4 Content Strategies Every 'Experiential' Campaign Needs

Experiential marketing is about creating long-lasting memories. Harness content to boost any experiential campaign's effects.

learn more about Jeff Snyder

By Jeff Snyder

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Face it: Ads are boring. Consumers crave immersive brand experiences instead, and brands that provide these experiences earn lasting love and loyalty from their audiences. This isn't about showing off a product -- it's about establishing two-way emotional connections that tie the brand to the lifestyle of its audience.

Coca-Cola is no stranger to this concept. The soda giant's recent experiential showcase took place at the start of the 2018 FIFA World Cup. Participants enjoyed an augmented reality experience where they could play with the pros. These soccer fans will remember the role Coca-Cola played that day for years to come.

In that way, truly great experiential marketing doesn't just introduce people to products. The experiences it fosters turn into memories, memories tied long term to brands. And when people adopt brands as part of their personas, they transform into loyal ambassadors.

Of course, memories can be fleeting, so brands need to keep their experiential marketing campaigns fresh, with post-event content. By attending to this goal, brands can keep the momentum going even after the big moment fades into memory.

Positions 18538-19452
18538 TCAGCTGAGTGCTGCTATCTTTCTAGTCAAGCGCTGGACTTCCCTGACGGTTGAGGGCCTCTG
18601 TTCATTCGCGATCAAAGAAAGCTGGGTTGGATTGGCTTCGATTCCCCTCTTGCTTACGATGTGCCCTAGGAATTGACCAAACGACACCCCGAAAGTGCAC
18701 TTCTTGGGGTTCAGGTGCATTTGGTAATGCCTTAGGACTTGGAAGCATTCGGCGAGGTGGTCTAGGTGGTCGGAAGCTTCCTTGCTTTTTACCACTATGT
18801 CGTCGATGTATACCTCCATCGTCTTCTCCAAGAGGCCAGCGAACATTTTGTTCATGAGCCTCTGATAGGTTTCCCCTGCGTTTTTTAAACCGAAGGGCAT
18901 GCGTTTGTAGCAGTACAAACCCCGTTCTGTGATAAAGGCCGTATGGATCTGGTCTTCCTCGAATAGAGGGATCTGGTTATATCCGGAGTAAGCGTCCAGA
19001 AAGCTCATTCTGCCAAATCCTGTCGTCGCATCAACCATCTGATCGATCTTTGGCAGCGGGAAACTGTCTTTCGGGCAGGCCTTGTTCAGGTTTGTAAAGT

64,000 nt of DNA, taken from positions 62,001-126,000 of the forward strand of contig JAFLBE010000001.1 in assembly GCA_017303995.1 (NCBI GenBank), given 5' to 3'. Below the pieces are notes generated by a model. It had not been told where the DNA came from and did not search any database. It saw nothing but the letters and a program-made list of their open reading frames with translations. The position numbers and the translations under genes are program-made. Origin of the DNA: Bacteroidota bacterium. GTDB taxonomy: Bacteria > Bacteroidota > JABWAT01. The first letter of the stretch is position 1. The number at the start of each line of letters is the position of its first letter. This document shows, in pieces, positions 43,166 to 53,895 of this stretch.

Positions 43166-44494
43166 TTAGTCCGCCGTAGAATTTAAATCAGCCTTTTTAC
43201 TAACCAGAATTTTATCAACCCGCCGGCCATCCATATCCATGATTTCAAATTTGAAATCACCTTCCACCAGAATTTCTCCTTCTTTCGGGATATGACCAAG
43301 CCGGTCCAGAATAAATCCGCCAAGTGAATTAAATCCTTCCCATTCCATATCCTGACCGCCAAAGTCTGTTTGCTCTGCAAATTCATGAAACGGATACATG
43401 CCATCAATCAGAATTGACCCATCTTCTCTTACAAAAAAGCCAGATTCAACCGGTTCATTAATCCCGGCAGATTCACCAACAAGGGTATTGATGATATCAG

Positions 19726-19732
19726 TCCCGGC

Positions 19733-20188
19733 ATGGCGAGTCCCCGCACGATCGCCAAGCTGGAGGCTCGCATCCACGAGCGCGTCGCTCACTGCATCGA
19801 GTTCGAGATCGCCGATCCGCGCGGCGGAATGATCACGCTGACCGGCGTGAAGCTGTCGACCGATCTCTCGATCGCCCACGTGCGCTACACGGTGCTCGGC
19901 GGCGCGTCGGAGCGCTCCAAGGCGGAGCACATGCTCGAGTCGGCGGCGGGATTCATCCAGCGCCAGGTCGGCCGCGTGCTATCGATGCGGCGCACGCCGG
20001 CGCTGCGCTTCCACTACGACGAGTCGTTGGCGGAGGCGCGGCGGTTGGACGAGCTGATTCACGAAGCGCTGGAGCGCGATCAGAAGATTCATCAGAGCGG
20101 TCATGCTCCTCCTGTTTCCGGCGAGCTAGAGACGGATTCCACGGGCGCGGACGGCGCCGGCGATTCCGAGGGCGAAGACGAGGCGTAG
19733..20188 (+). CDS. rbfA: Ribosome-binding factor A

Related: The Growing Need of Experiential Marketing in New Age Marketing Mix

Want to make your marketing more "experiential"? Give any experiential marketing campaign a boost with these four content strategies:

1. Leverage the voice of everyday consumers.

People tend to trust other people over brands, and that's true whether they're close to them or not. Nielsen found that 83 percent of people it surveyed took action based on recommendations from friends and family. And according to TINT, 75 percent of people in its study believed that user-generated content is more authentic.

Brands can benefit from these findings by leaning on the voices of brand advocates and other experiential attendees. These people can spread the word via user-generated content; in today's society, that usually means social media posts from everyday people.

When consumers talk about a brand on social media, these engagements positively impact social media metrics, boost authenticity and increase visibility.

2. Give influencers envy-inducing experiences.

No matter what the topic -- beauty, sports, travel or something totally different -- influencers will often function as a North Star for people seeking expert advice and insight.

These influencers are especially popular among younger consumers, too. Fullscreen reported that 54.8 percent of people ages 18-24 in its study trusted influencer posts. And though a smaller percentage of people ages 25 to 34 trust what influencers have to say about a brand -- 44.3 percent, to be exact -- this is still much higher than the percentage that trust in brands themselves.